How Does an Echelle Spectograph Work & What Does It Do?
The use of plane gratings for high resolution spectrographs was started with the introduction of the Echelle spectrograph in the 1940's. Prior to this, concave grating were used in the 2nd or sometimes the 3rd order to obtain a high dispersion spectrograph. The Echelle spectrograph uses a plane grating at high angles of incidence and diffraction or essentially at very high orders to take advantage of the consequent high resolution and dispersion.
An Echelle spectrograph uses a grating with a large spacing and as the grating is used over a smaller range of angles it can be blazed with a well shaped groove to be more efficient throughout a very wide range of wavelengths.
To individually resolve all the wavelengths the Echelle spectrograph must use a second dispersion element of lower dispersion to be able to resolve the different free spectral ranges.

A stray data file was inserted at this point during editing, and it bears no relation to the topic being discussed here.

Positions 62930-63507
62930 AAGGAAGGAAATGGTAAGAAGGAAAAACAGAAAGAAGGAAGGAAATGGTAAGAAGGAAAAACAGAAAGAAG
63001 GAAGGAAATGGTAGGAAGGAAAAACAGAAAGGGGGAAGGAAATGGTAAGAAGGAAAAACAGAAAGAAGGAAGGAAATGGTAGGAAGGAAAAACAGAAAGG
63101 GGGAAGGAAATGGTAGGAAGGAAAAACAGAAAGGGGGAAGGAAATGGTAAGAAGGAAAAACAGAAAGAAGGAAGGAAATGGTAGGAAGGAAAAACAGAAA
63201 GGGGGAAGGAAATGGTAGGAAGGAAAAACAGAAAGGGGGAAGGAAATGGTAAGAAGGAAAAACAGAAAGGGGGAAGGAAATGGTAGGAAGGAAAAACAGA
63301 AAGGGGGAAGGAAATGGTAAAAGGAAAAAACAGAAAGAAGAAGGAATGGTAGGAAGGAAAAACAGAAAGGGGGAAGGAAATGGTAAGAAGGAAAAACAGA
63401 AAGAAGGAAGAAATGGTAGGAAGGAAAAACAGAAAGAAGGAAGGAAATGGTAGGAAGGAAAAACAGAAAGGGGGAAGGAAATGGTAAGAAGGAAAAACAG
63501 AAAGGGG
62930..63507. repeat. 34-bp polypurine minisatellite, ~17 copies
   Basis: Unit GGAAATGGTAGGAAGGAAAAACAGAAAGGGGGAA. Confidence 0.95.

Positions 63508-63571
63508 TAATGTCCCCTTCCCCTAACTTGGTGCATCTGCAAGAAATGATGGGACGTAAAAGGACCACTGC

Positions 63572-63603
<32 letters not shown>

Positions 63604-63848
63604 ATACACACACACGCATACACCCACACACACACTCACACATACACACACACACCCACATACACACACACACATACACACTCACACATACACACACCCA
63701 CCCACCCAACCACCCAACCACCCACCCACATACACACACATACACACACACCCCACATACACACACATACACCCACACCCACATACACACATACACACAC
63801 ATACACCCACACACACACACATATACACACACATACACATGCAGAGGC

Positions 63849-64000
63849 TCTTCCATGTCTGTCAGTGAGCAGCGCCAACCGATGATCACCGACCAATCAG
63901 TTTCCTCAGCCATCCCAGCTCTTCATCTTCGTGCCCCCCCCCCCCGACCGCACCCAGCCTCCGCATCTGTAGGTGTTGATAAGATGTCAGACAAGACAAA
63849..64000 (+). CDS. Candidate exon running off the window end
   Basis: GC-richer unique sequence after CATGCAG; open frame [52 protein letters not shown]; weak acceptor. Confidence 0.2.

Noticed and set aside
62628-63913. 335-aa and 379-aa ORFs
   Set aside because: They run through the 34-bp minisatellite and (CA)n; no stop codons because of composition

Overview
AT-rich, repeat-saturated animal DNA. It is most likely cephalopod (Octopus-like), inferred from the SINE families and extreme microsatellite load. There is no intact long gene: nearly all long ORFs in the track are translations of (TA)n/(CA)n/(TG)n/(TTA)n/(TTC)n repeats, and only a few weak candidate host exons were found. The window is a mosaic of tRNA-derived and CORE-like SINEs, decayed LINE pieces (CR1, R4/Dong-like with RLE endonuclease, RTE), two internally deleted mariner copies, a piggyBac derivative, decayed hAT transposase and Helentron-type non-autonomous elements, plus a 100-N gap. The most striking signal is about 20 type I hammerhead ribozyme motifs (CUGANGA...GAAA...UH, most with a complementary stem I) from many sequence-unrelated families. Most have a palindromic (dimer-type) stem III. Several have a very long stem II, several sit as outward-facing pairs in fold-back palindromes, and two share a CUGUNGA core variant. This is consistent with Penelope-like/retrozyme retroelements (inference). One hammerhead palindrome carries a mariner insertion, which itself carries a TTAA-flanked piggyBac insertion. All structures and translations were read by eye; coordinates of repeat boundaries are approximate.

Andor Mechelle Spectograph
In the Andor Mechelle spectrograph the second dispersion element is a patented compound prism as shown on the left. The Light from the entrance pinhole is collected and collimated by patented optics to ensure high efficiency collection and low crosstalk among the orders. The light is passes twice through a patented compound prism to provide vertical dispersion of the wavelengths of the free spectral ranges.The light then falls onto an Echelle grating which creates the high dispersion in the horizontal direction of the spectra necessary to achieve the appropriate resolution, The echellegram is then relayed by the focussing mirrors onto the imaging detector.
The patented compound prism allows the orders to be optimized for maximum wavelength coverage with the lowest cross talk.If you compare an echellegram using a simple prism you can see the low dispersion of the prism in the near infrared causes the orders to bunch up and overlap while the high dispersion of the prism in the UV causes the orders to be spread out very far.
Using the Andor patented compound prism the dispersion differences in different materials can be exploited to provide linear dispersion over the entire wavelength range and thereby achieve a much more efficient use of the detector camera.